The excessive and permanent usage of biocide mixtures in plant tissue culture can be a potential source of resistant strains. Especially strains which already have a low resistance can adapt to higher levels of preservative tolerance, if cultured in sublethal preservative concentrations.
A very popular and patented formulation contains beside some other components a mixture of CMIT (Methylchloroisothiazolinone) and MIT (Methylisothiazolinone). Despite the producer claims that a resistance for this mixture is unlikely, there have been evidents published in the past which show resistance is possible. Stable adaptive resistance to M-CMIT, MIT, BIT, and BC preservatives was promoted on Burkholderia lata strain 383 via progressive subculture on agar containing increasing concentrations of the preservative agent, which resulted in preservative cross-resistance and altered antibiotic susceptibility, motility, and biofilm formation (Rushton et al. 2013).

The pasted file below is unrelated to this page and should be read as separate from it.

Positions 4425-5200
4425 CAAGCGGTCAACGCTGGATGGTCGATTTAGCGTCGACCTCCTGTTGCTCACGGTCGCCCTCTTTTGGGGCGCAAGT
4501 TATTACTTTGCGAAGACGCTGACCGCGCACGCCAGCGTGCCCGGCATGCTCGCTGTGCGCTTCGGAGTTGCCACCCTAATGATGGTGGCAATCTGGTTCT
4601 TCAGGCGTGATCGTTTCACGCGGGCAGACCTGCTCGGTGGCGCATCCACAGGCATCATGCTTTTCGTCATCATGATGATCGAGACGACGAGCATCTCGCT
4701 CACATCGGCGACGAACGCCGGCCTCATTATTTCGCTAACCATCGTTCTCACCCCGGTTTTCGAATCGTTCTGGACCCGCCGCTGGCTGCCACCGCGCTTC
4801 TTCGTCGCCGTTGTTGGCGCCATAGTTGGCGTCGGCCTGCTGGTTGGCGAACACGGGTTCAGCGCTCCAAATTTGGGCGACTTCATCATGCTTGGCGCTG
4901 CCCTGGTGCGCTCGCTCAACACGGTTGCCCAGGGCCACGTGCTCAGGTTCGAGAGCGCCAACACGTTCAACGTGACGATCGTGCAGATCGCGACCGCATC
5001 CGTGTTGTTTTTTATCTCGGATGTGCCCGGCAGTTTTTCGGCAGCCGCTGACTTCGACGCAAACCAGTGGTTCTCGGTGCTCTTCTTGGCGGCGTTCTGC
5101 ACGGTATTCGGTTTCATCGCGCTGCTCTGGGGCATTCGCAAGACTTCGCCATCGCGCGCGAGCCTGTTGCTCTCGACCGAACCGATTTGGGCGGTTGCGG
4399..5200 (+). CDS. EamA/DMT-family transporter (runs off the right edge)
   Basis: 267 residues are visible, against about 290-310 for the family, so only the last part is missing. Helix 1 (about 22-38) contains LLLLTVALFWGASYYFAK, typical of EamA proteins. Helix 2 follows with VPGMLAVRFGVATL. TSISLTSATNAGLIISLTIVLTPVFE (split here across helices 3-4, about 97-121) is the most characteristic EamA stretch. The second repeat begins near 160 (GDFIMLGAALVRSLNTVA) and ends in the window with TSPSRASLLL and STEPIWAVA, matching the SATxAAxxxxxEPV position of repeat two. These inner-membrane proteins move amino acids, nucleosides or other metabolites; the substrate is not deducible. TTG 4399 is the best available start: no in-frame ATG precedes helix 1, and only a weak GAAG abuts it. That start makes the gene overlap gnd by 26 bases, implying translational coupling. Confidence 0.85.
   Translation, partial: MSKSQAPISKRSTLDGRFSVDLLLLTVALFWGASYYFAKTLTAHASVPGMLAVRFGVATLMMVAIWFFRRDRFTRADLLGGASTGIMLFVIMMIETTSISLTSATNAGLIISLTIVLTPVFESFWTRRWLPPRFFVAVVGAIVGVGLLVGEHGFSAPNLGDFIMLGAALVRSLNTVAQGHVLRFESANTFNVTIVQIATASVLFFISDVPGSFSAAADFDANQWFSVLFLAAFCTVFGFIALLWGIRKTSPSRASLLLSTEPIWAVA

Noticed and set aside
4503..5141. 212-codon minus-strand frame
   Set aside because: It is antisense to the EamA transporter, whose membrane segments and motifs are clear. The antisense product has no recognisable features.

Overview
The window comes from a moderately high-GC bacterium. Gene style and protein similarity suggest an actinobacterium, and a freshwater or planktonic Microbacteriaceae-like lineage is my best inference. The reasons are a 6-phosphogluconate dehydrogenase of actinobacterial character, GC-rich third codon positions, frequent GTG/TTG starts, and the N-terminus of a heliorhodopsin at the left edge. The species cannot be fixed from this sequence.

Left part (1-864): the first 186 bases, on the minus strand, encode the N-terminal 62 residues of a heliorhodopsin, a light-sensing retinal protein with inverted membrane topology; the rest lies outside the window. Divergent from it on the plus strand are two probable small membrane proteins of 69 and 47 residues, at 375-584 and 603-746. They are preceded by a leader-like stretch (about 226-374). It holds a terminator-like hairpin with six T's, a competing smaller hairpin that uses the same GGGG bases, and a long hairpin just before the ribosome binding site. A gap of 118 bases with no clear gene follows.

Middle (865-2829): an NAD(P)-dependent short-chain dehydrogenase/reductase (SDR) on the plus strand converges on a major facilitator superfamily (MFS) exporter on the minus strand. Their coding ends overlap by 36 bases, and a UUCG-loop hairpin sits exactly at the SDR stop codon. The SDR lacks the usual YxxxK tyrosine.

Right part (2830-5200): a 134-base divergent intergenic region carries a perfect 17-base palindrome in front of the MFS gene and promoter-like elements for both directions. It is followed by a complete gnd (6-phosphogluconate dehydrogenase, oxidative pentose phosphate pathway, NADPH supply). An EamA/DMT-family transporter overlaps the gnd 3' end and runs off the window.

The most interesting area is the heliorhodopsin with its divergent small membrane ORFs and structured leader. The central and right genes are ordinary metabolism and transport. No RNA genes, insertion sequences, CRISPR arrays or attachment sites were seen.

- use biocide mixtures for washing steps only
- do not add biocide mixtures into media to keep the medium "clean"
- never underestimate the adaption skills of a microorganism
Rushton, Laura, et al. "Key role for efflux in the preservative susceptibility and adaptive resistance of Burkholderia cepacia complex bacteria." Antimicrobial agents and chemotherapy 57.7 (2013): 2972-2980.